How have California’s colleges and universities weathered the storms of the past few years? Last week, PPIC president and CEO Tani Cantil-Sakauye spoke with three of the state’s higher education leaders about recent challenges and what’s to come for higher education.
The pandemic led to delayed learning and greater social and emotional health issues, said Mildred García, chancellor of California State University (CSU). She further emphasized the ongoing urgency of helping students with the cost of attendance and contending with the notion that a college degree is no longer necessary.
However, one bright spot has been “learning about different methods of education and how to continue research when you couldn’t go to your lab regularly,” noted Michael V. Drake, president of the University of California (UC). Now, UC is in the process of comparing the outcomes of online and in-person education and determining how best to incorporate hybrid learning experiences as campuses move into a post-pandemic future.
Artificial intelligence (AI) will play an important role in this future. “AI is here; it’s not on the horizon,” said Aisha Lowe, executive vice chancellor at the California Community Colleges. Since AI will likely affect workforce needs, she highlighted that the community colleges plan to design pathways that prepare students for the evolving job market. The system will also rely in part on AI and machine learning to standardize course numbering for 40,000 courses across 116 campuses, as required by Assembly Bill 1111.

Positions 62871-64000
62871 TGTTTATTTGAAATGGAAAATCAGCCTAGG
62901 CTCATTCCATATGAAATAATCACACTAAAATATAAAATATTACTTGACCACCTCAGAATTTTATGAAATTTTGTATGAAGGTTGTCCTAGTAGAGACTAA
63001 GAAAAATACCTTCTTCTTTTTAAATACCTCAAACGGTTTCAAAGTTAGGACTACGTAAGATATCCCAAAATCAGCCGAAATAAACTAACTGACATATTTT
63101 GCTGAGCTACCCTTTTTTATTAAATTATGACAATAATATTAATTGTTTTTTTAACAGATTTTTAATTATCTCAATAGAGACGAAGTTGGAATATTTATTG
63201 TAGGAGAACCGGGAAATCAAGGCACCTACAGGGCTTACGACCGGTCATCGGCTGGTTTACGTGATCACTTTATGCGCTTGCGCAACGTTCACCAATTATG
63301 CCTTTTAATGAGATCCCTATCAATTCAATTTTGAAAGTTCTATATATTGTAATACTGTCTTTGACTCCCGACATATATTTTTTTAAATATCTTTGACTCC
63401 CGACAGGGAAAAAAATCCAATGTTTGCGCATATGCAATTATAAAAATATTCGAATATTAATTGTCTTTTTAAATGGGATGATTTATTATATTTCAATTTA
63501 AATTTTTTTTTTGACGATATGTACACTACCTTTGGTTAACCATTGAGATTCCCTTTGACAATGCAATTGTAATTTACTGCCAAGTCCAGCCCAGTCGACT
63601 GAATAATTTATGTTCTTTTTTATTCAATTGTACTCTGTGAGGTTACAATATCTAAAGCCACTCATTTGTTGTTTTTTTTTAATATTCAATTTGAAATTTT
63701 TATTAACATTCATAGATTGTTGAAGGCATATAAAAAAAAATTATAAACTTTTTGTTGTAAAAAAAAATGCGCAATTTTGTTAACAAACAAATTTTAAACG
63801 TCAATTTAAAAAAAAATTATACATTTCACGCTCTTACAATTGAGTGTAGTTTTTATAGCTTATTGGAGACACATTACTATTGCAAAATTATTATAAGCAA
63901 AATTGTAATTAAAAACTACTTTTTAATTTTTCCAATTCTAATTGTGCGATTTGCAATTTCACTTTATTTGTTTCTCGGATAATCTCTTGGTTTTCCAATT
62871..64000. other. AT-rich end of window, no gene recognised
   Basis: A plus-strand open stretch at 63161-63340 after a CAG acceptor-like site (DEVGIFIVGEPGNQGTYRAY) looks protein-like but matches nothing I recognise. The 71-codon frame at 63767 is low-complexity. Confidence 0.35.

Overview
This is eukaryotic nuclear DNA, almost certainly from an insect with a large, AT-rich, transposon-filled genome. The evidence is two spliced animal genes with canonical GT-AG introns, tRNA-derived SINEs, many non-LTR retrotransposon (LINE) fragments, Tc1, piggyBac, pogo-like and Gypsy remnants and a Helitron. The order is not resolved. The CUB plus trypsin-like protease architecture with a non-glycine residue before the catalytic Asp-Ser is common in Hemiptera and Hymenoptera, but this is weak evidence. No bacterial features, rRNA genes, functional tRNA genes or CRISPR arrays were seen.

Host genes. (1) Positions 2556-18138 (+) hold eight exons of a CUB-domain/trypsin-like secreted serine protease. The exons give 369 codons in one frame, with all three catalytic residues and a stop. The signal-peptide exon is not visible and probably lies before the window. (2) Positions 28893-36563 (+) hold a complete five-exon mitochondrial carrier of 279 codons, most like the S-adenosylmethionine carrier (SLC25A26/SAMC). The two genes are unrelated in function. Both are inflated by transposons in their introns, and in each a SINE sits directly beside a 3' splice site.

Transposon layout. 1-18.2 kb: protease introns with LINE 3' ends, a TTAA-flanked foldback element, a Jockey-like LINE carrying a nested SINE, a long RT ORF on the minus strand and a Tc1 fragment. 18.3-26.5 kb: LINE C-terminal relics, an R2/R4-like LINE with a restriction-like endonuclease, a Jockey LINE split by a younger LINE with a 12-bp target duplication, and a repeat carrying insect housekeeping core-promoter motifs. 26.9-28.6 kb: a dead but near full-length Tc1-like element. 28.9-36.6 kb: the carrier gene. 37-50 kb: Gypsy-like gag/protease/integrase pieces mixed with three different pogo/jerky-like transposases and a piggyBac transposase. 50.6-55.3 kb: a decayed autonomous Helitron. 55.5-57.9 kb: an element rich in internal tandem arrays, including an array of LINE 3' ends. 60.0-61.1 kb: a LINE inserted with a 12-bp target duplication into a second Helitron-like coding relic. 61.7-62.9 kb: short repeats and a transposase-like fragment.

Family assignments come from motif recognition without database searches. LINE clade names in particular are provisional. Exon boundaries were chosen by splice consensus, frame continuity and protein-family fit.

Strengthening the transfer pathway, which helps community college students move to a four-year college and earn a bachelor’s degree, has been a major focus area for all three institutions. “This is the lifeblood of our system,” said García. She mentioned a promising program that offers CSU courses at local community colleges as a way to broaden the background of incoming students. “When you are low-income and first generation, you think—I used to think—oh, the university is for rich people…. Taking classes at a community college or high school with a CSU faculty member opens up possibilities and gives you confidence.”
Another strategy for expanding college access is dual enrollment, in which high school students take college courses and earn college credit. These programs encourage students to start thinking about college early, said Lowe. “As we invest in dual enrollment in the years to come, we will reap dividends in having more students in general, and more students of color, continuing their educational journey after high school.”
Regional diversity is also a key goal. Community colleges with low transfer rates to UC are often in remote areas, said Drake. A new pilot program aims to increase the number of transfer students these community colleges send to UC.
To serve rural areas that currently lack higher education options, the community colleges are exploring satellite campuses, partnerships with local employers, and other innovations that could bring higher education to more students. “We’re moving out of the traditional space of waiting for people to come to us,” said Lowe. “Our focus is … how do we identify the needs of the community and bring college to them?”
Stay tuned to the PPIC Higher Education Center for more insights into the landscape of higher education and strategies to enhance educational opportunities for all Californians.